Expert Rosemarie Nelson explains how to make the most of the technologies you already have.
What do practices want from technology? In a word, “efficiency.” We want to be able to do things better, with less effort and more accuracy, and do them only once. There are lots of technology solutions specific to tasks such as managing phone calls, determining patient insurance eligibility, scheduling appointments, tracking patient services, ordering supplies, and storing patient information.
What ability is central to all these wants and the technology solutions that address them? Keyboarding.
Yes, the typing skills that many of us failed to pick up in high school can play a huge role in being able to maximize current technologies. Think about it: All of a practice’s staff members must feel comfortable using PCs and be able to type with some degree of efficiency to enter data you will need to retrieve again and again.
Therefore, the first technology add-on I recommend for any practice is a typing/keyboarding skills software application. Enroll your staff members - clinical and administrative - in a class or an online program to help them develop and practice their keyboarding skills. Allot time during the workweek for all staff who must use PCs in the course of their duties to actively participate in the program. You will reap the benefits garnered from such an investment for months and years to come as your group adopts additional technologies (perhaps even that EMR) that require all staff to spend more time with their keyboards.
How can something as simple as keyboarding hold the key to helping your practice access the latest technologies? Consider this: If you have one, your network server essentially operates as a central file cabinet for your staff. Each PC connected to your server can access a variety of folders in which you can store commonly used forms for ready use. Any staff member with network access can easily fill out individual forms and print clean documents as needed. This is quite an improvement over photocopying a photocopy of a form that ultimately produces a document of such poor quality it becomes illegible.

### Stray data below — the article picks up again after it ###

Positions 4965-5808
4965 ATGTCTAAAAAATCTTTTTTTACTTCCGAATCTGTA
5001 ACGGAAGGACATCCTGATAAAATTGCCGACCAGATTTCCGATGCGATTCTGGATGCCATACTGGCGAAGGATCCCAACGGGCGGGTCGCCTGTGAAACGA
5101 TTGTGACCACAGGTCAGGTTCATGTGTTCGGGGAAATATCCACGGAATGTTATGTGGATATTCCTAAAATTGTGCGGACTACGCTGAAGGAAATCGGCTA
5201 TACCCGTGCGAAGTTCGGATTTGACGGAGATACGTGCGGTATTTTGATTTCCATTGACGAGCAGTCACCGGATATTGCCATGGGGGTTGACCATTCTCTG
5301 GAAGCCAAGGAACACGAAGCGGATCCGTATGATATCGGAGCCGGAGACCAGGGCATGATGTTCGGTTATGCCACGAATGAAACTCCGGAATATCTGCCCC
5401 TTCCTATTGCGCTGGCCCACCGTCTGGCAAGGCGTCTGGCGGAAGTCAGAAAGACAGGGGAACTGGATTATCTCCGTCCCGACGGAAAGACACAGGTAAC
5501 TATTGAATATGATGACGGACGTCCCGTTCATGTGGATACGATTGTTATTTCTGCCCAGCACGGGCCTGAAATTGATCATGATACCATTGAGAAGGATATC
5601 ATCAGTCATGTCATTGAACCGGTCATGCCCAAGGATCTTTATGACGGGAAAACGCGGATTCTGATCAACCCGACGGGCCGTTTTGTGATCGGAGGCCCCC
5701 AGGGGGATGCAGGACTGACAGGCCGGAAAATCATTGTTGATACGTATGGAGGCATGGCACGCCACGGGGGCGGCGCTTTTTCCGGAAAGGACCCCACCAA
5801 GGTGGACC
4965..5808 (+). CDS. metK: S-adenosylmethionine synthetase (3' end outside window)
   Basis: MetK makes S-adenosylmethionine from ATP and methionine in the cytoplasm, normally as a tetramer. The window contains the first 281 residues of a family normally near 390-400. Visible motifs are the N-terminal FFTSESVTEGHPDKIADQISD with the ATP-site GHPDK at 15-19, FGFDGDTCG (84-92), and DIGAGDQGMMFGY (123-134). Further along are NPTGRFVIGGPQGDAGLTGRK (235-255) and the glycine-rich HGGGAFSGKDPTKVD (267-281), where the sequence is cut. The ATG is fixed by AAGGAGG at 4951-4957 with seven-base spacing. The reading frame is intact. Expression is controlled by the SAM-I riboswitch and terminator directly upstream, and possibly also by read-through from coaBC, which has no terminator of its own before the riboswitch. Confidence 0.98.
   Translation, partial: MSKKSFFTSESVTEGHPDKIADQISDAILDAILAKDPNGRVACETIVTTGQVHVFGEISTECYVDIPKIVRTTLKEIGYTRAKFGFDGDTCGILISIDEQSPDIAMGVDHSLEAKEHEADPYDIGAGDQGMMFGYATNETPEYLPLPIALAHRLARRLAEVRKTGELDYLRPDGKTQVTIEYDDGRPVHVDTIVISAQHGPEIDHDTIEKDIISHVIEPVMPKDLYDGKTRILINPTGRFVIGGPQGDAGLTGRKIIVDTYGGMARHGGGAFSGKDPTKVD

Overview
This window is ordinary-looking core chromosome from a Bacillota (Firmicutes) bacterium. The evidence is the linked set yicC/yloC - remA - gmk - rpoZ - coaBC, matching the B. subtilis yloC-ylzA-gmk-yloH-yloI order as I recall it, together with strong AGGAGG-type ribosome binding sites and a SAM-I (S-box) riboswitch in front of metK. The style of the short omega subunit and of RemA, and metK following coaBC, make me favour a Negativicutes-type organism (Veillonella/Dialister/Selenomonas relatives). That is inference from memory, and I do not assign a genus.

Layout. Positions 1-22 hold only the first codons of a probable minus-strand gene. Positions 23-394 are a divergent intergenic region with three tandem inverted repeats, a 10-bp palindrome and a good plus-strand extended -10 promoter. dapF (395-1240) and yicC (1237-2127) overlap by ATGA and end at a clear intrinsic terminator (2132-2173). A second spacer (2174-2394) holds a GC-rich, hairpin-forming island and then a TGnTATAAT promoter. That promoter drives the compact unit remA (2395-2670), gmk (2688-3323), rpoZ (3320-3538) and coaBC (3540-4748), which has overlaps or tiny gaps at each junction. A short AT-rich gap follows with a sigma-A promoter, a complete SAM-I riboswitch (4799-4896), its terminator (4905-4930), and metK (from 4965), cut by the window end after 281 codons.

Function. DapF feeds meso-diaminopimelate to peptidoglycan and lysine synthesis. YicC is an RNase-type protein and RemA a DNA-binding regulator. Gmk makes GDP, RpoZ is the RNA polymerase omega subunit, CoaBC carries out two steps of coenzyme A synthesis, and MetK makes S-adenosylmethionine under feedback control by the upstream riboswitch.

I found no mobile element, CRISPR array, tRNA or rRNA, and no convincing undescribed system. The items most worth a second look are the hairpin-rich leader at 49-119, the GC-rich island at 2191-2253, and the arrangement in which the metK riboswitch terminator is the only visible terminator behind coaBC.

Your server can hold a plethora of information: phone lists, spreadsheets indicating which labs are associated with which payer, phone numbers for local pharmacies and testing centers, and contact information for referral physicians. Make such information even more readily available by placing Windows shortcuts on the desktop of each staff member’s PC, negating the need to search your virtual file cabinet for regularly accessed items.
Here are some additional simple, inexpensive technologies that can help your practice run more smoothly:
Bottom line: You don’t need to invest a lot of money in technology add-ons to increase your office’s operational efficiency. You
need to use what you have, and that may mean some staff training. You may also need to add more PCs to your nurse stations to support new functionalities. If your staff starts battling for computer time, that’s a true measure of how much they have adopted technological short cuts to increase their efficiency.
Rosemarie Nelson is a well-known healthcare technology guru and principal with the Medical Group Management Association’s Health Care Consulting Group. She can be reached via email@example.com.
This article originally appeared in the July/August 2006 issue of Physicians Practice.